LeBron James and Paul Pierce are once again going toe to toe on the front lines of a hard-fought battle, with the war culminating with a decisive Game 7 showdown.
Our first taste of such came during the Celtics' 2008 championship run, when James was still a member of the Cleveland Cavaliers. Four years later, James has a new jersey, Pierce's skills have somewhat diminished, and the Game 7 venue has changed. But still, the importance of the 1-on-1 matchup reigns supreme.
On Thursday, James got the better of Pierce by a wide margin — largely the reason the Heat controlled the game from start to finish. While James scored 30 first-half points en route to a 45-point, 15-rebound clinic, Pierce shot a dismal 4 of 18 from the field (including 0-for-6 from beyond the arc) and recorded just nine points.
It's as lopsided a matchup as we've ever seen between the two, and it came under pressure — a time in which Pierce has generally shown a higher aptitude. That makes the poor performance even more alarming.
What's most alarming, though, is that the Celtics captain looked fatigued and never really got his legs under him in Game 6, marking the second straight game he's been completely overmatched. (Pierce shot just 6 of 19 in Tuesday's Game 5 win.) But as dominating as James was, and as rocky as Pierce's play has been this series, there's still the potential for the wily veteran to come up big when it counts. And it counts more than ever on Saturday.
"He'll bounce back," head coach Doc Rivers said of Pierce after Thursday's loss. "Paul is a big-game player. Game 7s are the biggest that you can possibly have. What I saw tonight was I thought he was ready for the game. He just didn't have a great game tonight. We don't look into it much more than that; at least I don't."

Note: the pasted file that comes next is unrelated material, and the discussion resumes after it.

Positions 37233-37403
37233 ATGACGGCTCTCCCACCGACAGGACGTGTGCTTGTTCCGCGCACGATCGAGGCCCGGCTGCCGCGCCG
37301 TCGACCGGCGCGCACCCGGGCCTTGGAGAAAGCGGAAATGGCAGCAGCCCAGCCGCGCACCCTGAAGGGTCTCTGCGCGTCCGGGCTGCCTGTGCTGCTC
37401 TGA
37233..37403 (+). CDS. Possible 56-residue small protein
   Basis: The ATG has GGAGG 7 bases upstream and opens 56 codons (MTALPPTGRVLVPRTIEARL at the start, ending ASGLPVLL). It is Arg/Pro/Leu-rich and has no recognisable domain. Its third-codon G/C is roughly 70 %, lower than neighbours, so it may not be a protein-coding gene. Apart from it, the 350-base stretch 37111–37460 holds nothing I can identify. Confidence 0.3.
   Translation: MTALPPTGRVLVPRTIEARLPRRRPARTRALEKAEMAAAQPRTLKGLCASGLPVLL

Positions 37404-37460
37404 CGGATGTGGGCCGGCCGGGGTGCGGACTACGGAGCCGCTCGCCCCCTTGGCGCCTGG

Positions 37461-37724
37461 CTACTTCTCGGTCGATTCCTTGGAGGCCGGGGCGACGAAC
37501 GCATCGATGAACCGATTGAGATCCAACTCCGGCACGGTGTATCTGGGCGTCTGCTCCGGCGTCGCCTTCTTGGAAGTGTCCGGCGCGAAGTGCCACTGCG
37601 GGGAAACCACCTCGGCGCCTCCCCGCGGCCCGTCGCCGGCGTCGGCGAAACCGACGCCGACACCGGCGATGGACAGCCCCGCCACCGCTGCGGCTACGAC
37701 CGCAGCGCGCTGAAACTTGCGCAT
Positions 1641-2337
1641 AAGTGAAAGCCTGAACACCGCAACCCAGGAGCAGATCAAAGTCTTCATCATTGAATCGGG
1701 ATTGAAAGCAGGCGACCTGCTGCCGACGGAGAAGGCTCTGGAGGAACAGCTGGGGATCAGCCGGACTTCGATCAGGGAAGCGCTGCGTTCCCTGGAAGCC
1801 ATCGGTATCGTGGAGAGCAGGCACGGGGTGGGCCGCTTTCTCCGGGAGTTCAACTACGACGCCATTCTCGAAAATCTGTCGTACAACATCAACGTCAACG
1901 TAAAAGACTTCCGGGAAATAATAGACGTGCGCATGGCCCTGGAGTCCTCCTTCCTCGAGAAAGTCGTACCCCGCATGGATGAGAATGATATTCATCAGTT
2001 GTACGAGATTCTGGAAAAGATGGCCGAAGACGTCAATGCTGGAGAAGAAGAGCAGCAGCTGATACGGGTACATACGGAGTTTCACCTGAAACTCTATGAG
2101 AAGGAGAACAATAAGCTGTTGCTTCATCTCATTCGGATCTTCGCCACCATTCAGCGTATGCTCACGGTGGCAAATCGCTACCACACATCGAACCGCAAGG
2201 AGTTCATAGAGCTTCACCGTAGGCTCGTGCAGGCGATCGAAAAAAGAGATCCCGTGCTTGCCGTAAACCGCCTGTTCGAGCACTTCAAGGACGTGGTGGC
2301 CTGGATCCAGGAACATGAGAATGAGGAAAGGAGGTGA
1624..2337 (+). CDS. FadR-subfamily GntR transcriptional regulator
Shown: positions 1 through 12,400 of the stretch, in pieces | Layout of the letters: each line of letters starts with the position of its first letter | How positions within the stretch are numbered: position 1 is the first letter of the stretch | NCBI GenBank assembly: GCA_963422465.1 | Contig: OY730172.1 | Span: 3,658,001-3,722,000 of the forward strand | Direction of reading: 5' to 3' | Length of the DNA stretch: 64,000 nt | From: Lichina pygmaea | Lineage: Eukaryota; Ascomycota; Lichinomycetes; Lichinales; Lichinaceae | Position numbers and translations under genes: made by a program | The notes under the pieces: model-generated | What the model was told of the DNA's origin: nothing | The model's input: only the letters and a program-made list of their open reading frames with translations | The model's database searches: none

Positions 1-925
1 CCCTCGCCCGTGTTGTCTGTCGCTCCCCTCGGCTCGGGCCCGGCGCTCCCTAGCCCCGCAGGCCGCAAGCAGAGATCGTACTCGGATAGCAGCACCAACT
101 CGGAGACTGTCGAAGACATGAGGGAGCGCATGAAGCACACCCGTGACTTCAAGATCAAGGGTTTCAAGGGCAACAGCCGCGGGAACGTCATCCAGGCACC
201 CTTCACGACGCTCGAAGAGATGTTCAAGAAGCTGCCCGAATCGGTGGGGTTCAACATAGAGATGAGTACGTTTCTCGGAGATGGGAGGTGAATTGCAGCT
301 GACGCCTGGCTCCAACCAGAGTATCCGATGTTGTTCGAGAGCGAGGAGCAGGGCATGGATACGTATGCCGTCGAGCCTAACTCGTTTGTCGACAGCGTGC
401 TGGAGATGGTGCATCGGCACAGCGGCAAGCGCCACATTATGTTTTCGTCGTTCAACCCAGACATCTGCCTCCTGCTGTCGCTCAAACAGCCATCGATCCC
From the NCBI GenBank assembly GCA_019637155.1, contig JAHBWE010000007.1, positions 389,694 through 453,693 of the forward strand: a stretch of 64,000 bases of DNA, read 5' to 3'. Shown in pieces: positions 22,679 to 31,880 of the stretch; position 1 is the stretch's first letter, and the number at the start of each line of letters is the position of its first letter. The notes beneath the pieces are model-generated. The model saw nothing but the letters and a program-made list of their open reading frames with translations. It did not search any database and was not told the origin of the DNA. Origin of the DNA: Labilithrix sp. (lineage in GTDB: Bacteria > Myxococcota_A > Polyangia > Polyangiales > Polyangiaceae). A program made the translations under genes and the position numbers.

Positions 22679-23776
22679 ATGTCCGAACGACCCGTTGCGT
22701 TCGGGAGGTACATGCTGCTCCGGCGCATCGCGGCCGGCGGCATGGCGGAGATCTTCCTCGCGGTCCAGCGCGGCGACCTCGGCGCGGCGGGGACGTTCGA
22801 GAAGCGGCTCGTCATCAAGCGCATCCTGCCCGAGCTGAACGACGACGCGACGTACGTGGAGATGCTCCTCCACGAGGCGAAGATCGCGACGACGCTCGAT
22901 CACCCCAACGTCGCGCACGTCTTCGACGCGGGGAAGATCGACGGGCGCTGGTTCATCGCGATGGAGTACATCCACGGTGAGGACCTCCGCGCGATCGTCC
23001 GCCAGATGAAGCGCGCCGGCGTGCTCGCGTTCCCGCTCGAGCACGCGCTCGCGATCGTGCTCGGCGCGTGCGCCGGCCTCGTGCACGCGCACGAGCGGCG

But how much stock should Celtics fans put into Pierce's woes?
The forward's flair for the dramatic is obviously still there, as evidenced by his game-sealing 3 in James' face in Game 5. That bucket overshadowed Pierce's struggles, and a game-changing basket in Game 7 could do the same. But the 14-year veteran will need to put forth a complete effort on Saturday to ensure this version of the Pierce-LeBron saga ends in Boston's favor. An inefficient 31 minutes — like he turned in Thursday — won't do the trick.
It's unlikely we'll see Pierce drop 41 on LeBron the way he did when the two hooked up back in 2008, but a vintage Pierce will need to show up in order for the Celtics to book their flight to Oklahoma City. Whether that means limiting James' production, shooting more efficiently or getting himself to the charity stripe with higher frequency, Pierce could be the deciding factor.
Rajon Rondo has proven that he's the team's motor, and Kevin Garnett has been arguably the team's best player this series, but Pierce is still the captain of the ship. It's only fitting that he's once again matched up with the best basketball player in the world in a winner-take-all showdown.
This time around, it's obvious who holds the overwhelming edge in the LeBron-Pierce rivalry, at least in terms of talent. If the Celtics have shown us anything thus far, though, it's that talent isn't always the most important ingredient in success.
A lot has changed since 2008. We'll see just how much on Saturday.